Very Well contains a lot of useful information for expectant mothers about the signs and symptoms of labor. Also, you can read about what you might experience if you give birth at a hospital.
After you have given birth, breastfeeding is a great way to feed your newborn child because it has lots of health benefits for both mother and child. Experts say that if possible, babies should be breastfed for at least the first 12 months of their lives.
- Read a good overview of breastfeeding basics, including guidelines about how to breastfeed correctly and an exploration of common problems that many mothers face while attempting to breastfeed.
- La Leche League is an international organization that helps women around the world breastfeed successfully. Find a La Leche League counselor in your area.
- Keep to a healthy routine while you breastfeed your baby, because everything that goes inside you goes to your baby, too. Learn how substance abuse affects breastfeeding.
Services for low-income pregnant women and new mothers
In the United States, a program called Women, Infants and Children (WIC) helps low-income pregnant women, new mothers and their young children (up to to 5 years old) stay healthy. The WIC Programs offers a number of services, including assistance with breastfeeding, nutrition classes, and coupons to buy certain approved nutritional foods.
You can find WIC in your state. Call the telephone number listed for the WIC agency in your state. Tell them that you want to make an appointment to apply for WIC benefits.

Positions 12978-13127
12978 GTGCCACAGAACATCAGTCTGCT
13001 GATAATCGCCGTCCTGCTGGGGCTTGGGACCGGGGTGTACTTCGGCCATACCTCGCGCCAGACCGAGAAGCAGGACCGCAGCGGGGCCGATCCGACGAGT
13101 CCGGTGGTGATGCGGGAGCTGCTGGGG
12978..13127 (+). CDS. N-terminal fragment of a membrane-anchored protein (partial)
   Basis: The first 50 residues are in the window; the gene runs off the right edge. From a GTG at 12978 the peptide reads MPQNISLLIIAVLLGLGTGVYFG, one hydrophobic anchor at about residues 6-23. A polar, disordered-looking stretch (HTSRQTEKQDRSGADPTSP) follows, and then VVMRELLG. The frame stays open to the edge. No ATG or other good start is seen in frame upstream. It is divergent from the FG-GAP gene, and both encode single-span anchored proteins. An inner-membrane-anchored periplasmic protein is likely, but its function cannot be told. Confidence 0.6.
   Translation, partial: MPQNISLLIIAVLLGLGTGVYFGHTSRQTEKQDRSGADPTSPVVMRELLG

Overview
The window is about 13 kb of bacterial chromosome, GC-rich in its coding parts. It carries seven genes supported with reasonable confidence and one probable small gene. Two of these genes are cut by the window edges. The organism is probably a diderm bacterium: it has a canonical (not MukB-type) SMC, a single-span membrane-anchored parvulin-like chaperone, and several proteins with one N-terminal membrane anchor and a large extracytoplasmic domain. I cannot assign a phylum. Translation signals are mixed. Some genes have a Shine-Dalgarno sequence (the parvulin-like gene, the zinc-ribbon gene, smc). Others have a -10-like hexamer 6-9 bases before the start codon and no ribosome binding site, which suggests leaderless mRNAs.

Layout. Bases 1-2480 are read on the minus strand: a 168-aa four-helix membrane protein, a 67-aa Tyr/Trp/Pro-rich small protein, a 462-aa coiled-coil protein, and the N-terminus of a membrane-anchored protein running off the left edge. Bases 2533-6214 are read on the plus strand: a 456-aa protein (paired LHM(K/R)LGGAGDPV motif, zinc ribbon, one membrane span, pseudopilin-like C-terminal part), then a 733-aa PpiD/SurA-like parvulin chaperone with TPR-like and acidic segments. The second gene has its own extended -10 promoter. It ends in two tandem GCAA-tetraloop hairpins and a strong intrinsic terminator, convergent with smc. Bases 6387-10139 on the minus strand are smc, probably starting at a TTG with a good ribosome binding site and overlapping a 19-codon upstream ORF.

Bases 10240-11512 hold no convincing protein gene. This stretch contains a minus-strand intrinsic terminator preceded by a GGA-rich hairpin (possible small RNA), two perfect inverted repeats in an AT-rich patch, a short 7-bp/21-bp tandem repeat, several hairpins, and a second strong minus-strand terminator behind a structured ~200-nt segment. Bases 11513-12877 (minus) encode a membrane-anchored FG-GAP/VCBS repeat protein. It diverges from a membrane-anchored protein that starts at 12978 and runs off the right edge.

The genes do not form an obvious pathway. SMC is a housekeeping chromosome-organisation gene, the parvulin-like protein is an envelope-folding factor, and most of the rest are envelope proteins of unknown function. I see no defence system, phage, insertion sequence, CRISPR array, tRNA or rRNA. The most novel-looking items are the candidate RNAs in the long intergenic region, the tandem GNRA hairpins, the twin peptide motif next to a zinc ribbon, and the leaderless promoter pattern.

Menopause is the period in a woman’s life when she stops menstruating and is no longer able to have children. Menopause frequently occurs when a woman is in her early 50s, but for some women, it can happen earlier.
Many women experience some combination of negative physical symptoms during menopause. A doctor can usually help treat these symptoms. Learn more about menopause.
Common women’s health conditions
Some medical conditions are more common in women than in men. In many cases, these are medical conditions that affect women’s reproductive organs (such as breast or cervical cancer). Our Bodies, Ourselves provides clear, scientifically accurate information about women’s bodies and common women’s health conditions.
Women’s health screenings
Health screenings are tests to check if you have a particular medical condition. Common health screenings include:
- Blood pressure
- Bone mineral density test
- Breast cancer screening
- Cervical cancer screening (also known as PAP test)
- HIV and other STD test
You can learn more about these and other common health screenings that doctors recommend for women from the Office of Women’s Health.
Female genital cutting
Female genital cutting (FGC) is a cultural practice in some countries. While there are many people who feel strongly about FGC as a cultural tradition, it is illegal to perform FGC in the USA. Learn more about the health effects of FGC.